The HCDC urges the City to use all means within its power to make sure that this action by Greenport is not the last word on this highly important subject.  
For everyone interested in finding out what else happened at last night's Common Council meeting, Dan Udell's video of the meeting is now available on YouTube. Click here to watch.



  1. Where the Open Meetings Law allows public bodies to discuss "proposed, pending or current litigation" in Executive Session, the litigation must be specific and not merely threatened.

    The purpose of §105(1)(d) is to shield officials from openly baring their legal strategies, though it's typically exploited by officials who need to rationalize their inappropriate secrecy.

  2. Once again another shady deal by our great Hudson politicians. For once I agree with Freidman, unless personnal issues were to be discussed there was no reason for that issue not to be discussed in the public eye.

  3. Again we have the usual group of public rep running for cover.. Say what you like about Freidman he was right this time. Who is giving that {gang of wankers} their orders ? because they are not bright enough to light a 15 watt bulb

  4. Lots of misunderstandings about Executive Session. First, there are 8 specific reasons one can convene an executive sesssion. Second, Executive Session does not throw a veil of secrecy over what's discussed (if the group orders pizza while in ES, that can be revealed). (See the law here: It's not clear whether the reason for the ES in this case was proper, but Mr. Friedman and Mr. Haddad should have attended and reported back to their constituents, as the other council members could, whether the discussion met the ES standards; and if they determined that it did not, then they could have reported what was discussed.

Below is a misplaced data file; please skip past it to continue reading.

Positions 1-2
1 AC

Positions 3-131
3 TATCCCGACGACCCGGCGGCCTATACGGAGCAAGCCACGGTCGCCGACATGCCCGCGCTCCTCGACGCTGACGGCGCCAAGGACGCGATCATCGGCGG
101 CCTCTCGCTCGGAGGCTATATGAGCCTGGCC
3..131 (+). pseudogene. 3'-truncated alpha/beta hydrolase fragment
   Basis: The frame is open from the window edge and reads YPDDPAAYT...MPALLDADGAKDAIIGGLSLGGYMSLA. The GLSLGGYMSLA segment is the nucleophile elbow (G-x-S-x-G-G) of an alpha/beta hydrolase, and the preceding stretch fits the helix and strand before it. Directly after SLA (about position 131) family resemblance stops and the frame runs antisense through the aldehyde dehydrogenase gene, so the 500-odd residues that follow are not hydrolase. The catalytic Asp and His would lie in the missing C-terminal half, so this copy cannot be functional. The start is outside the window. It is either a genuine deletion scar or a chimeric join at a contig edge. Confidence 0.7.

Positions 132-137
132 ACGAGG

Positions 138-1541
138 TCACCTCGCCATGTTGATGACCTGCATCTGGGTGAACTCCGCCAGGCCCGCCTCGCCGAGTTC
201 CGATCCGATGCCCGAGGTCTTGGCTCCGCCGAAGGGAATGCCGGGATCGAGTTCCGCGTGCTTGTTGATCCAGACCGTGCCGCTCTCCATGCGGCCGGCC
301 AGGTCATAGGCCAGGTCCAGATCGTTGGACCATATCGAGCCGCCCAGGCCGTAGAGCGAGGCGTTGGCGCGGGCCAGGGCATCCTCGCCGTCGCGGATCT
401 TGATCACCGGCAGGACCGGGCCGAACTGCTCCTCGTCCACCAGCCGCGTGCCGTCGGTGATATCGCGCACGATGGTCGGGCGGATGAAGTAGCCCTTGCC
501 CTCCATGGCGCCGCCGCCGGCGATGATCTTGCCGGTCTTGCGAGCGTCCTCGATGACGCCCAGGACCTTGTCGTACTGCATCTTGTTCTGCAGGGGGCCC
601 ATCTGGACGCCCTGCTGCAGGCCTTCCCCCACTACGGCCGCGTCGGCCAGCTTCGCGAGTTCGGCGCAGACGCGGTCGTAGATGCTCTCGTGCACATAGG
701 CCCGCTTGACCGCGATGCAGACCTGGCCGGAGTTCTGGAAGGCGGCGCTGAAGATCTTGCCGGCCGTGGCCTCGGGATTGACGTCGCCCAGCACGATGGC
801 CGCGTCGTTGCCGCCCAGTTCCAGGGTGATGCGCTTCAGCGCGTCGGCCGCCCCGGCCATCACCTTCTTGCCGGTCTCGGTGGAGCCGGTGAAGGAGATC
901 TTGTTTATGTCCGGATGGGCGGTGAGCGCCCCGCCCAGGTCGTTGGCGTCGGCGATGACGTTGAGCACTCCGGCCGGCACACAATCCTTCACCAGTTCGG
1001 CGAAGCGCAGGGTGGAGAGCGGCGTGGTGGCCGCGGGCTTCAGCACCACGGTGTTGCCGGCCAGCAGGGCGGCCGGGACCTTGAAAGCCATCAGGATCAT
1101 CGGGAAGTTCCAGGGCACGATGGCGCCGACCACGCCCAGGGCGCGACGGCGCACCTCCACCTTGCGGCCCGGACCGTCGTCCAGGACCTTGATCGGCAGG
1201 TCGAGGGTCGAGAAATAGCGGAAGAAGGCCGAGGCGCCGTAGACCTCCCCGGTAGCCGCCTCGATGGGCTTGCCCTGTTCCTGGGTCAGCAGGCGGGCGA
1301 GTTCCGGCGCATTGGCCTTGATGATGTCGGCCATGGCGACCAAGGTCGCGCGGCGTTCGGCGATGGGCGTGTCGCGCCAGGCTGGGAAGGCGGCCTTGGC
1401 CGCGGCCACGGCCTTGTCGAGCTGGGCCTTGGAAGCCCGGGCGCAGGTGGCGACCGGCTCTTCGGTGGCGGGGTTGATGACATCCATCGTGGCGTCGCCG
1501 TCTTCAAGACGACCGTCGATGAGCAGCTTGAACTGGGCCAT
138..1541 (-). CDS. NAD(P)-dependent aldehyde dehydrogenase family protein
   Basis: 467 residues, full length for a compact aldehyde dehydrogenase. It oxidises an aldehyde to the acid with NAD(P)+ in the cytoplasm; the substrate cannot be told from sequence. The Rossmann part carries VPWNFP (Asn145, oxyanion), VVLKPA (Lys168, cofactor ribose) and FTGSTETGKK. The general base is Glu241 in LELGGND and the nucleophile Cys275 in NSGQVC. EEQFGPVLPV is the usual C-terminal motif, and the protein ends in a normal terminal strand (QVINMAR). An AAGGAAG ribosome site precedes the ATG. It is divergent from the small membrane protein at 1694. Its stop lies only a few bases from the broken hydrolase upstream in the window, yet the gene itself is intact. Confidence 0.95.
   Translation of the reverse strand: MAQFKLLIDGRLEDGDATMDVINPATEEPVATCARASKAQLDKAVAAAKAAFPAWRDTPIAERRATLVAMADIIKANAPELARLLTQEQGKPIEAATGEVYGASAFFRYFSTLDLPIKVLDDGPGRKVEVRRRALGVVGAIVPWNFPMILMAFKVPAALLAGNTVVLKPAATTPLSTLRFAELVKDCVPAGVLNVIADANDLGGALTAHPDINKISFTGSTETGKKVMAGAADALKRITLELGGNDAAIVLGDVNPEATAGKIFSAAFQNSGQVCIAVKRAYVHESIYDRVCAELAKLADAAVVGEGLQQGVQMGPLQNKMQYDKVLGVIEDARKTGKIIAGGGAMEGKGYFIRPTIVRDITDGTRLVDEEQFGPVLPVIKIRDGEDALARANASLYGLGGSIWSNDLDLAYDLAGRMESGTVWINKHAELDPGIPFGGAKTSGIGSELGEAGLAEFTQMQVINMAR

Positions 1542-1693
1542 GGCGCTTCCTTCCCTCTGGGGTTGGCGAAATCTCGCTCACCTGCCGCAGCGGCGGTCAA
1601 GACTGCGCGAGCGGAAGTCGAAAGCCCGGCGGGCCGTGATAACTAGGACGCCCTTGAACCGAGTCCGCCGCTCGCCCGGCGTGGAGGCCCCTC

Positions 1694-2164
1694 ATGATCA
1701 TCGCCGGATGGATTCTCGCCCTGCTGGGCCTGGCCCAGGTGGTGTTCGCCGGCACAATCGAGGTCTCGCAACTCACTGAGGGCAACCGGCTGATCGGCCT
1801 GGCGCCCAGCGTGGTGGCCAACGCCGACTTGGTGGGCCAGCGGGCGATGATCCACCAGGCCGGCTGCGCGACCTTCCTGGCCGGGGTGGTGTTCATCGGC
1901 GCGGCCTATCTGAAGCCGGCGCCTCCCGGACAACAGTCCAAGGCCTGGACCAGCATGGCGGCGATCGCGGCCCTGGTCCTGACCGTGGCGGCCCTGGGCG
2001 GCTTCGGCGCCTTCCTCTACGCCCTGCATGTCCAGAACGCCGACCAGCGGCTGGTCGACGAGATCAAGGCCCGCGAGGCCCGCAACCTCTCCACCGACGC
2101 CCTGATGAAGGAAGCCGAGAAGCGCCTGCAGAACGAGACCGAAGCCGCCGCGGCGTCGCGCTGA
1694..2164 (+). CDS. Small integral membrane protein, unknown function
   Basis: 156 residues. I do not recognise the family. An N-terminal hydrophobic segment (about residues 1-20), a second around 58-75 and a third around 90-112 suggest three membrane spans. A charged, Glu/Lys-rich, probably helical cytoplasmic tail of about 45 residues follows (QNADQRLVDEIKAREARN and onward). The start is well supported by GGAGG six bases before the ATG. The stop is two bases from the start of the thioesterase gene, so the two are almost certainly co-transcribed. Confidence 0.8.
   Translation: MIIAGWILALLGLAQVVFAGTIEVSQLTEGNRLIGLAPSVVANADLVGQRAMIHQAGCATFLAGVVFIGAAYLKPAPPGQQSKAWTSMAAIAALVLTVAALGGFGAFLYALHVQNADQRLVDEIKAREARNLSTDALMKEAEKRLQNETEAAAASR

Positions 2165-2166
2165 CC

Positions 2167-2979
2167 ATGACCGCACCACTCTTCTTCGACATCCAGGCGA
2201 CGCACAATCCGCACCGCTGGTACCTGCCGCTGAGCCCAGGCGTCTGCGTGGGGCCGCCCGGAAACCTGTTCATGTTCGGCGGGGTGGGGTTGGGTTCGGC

1. Now back to the real world, when we recently FOILed the Executive Session of a Greenport Planning Board meeting to learn whether the mere threat of litigation had been discussed improperly, the Minutes went something like this:

      • Meeting convened on [date] at [x-time].
      • The following were present [x,y,z].
      • Meeting concluded at [x-time].

    2. Unfortunately, FOIL has become a ceiling instead of a floor. But the situation of the Common Council ES as reported by Carole, shows how poorly the law is understood--and how the public lost an opportunity when two of the dissenting council members (though it's not clear from the report whether Mr. Friedman went to the ES) did not attend. It's left to Mr. Rector, the other member who voted not to go to ES, to tell the public whether the discussion in ES met the standards of the law.

  5. As a matter of law, it's illegal for a public officer in attendance at an executive session to reveal anything that was discussed in the executive session. Kind of a catch-22 situation when the session itself is improperly called. There may be some loopholes but I don't have the time to do the research -- my assistant has been away for 3 weeks.

    But what was discussed is easy to dope out and, since I didn't attend the executive session, I can tell you what was discussed: how to keep the City from being in a position to both defend its laws and itself -- in other words, the sovereignty of the city. The method chosen to accomplish this bizarre goal was to refuse to fund the outside litigation counsel either eventuality would require. In a rare show of collective shame or patriotism, the entire Council voted to ensure that the money (at least $50k of it) will be there if and when needed. Understand, no blank check (or even a $50k check) was written; any expenditure from this set-aside will still require Council approval (as all City expenditures do when vouchers for payment are issued to the Council Finance Committee).

    This, too, was the source of the concern by some of us about the agenda change. The agenda order itself was agreed to by the two sides in this soap opera to ensure that both got what they wanted and the other couldn't renege. Horse trading. Politics. Finally. The outcomes were, on both sides, good.

    But make no mistake about it: we should not have had that discussion in executive session. Questions about how sincerely elected officials take their job of representing the people (and not just some of them) should always be done in broad daylight while all can watch and draw their own conclusions.

  6. It is simply not true, Mr. Friedman, that going into ES puts a muzzle on everyone in that meeting. Not true. Ask Robert J. Freeman, head of the Committee on Open Government. Read the law. Ask Freeman.